Lamp from The River Clyde

By Arthur Moore, 2nd year

Object No. 90 Lamp from 'River Clyde', 1915
National Museum of Ireland - Decorative Arts & History,

The wind blew me from side to side,
I tipped and tapped along the treacherous ride.
The rain battered as I led,
The men slowly, most soon to be dead.

For them I lit so they could see,
The way to death at Gallipoli.
I led them forwards through the straits,
To where for most hell awaits.

From high up the ship, there I hung,
From left to right the ship swung.
Then we beached for my journeys end,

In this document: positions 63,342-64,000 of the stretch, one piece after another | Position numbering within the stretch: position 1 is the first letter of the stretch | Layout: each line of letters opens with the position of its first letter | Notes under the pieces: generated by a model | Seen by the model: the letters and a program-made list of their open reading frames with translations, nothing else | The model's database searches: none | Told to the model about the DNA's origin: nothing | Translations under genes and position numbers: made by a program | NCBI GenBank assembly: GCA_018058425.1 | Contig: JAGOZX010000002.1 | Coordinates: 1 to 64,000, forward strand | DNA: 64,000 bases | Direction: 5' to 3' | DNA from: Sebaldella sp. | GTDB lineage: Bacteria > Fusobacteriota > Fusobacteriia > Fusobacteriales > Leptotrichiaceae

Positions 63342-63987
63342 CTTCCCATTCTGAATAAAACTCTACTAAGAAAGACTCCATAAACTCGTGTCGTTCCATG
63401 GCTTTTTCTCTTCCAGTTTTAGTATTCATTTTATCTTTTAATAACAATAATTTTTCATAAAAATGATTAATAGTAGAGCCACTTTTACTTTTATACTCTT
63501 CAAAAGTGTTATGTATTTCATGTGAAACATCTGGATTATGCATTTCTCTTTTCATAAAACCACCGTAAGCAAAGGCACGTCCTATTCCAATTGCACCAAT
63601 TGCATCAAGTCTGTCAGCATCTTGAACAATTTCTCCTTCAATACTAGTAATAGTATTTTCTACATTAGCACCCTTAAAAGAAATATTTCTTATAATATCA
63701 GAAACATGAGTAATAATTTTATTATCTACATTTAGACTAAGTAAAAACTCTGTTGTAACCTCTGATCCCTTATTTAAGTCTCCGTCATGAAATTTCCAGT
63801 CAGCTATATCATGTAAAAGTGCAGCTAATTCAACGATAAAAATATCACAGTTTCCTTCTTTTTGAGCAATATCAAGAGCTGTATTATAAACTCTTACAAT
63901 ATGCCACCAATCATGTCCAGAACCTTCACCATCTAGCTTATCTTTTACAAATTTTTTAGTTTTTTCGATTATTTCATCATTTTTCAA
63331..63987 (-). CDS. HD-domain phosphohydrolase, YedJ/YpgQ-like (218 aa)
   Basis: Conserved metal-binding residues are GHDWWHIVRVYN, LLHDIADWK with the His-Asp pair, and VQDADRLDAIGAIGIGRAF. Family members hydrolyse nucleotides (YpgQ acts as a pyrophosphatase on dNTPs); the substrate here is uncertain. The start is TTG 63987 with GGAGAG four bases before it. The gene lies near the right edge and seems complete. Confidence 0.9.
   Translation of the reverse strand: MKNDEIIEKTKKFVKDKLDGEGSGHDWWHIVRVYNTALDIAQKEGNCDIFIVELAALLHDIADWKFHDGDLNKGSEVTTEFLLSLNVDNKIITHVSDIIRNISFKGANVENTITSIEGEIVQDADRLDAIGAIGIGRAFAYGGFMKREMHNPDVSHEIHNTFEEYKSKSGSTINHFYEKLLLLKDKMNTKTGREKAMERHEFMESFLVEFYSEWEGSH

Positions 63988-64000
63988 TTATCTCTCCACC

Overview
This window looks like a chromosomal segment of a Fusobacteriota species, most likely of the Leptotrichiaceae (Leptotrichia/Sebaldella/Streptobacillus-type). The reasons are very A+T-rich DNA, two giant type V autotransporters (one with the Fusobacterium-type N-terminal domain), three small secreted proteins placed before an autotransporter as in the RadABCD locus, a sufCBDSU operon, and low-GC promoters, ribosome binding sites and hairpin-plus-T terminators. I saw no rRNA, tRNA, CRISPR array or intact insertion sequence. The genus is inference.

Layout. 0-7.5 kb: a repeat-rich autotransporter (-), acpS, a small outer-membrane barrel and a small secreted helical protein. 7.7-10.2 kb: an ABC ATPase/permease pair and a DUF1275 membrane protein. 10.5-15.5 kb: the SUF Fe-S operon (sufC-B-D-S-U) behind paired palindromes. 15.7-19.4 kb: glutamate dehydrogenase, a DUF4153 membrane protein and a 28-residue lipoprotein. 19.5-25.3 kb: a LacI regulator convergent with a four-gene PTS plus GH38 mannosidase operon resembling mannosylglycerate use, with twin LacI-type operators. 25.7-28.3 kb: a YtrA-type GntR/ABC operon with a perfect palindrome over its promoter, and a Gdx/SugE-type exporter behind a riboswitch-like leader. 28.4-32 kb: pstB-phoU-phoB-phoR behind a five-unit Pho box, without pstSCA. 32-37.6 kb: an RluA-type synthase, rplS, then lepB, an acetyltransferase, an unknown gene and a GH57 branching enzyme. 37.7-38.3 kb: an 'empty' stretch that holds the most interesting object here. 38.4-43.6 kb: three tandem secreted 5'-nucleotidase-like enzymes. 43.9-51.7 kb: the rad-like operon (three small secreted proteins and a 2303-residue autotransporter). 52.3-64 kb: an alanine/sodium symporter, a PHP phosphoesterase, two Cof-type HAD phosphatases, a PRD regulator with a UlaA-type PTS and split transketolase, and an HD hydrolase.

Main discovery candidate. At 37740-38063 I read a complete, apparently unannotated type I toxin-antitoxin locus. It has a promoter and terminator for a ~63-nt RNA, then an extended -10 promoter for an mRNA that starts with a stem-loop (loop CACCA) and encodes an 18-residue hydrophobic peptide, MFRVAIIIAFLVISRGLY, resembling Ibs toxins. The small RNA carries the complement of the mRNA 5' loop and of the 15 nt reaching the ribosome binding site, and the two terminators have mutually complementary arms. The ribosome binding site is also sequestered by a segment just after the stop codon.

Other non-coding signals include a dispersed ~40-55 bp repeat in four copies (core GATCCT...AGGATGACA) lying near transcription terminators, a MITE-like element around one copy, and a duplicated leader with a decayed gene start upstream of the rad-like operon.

But brave young soldiers did I send.

Off they plunged into the deadly waves,
Bushed and bashed never to be saved.
Down they sunk away from my light,
Never reaching the fore coming fight.

For the men that stumbled up to the shore,
Gunfire met them with a thunderous roar.
One by one the irish men fell,
That I did think so swell.

But still more rushed up to the Turkish men,
Who sliced and slashed again and again.
On and on came the gunfires sound,
As soldiers fired their deadly rounds.

On it went for hours and hours,
Till the only sound left was the shell towers.
The battle was over, most were dead,
As my light shone upon their sorry heads.

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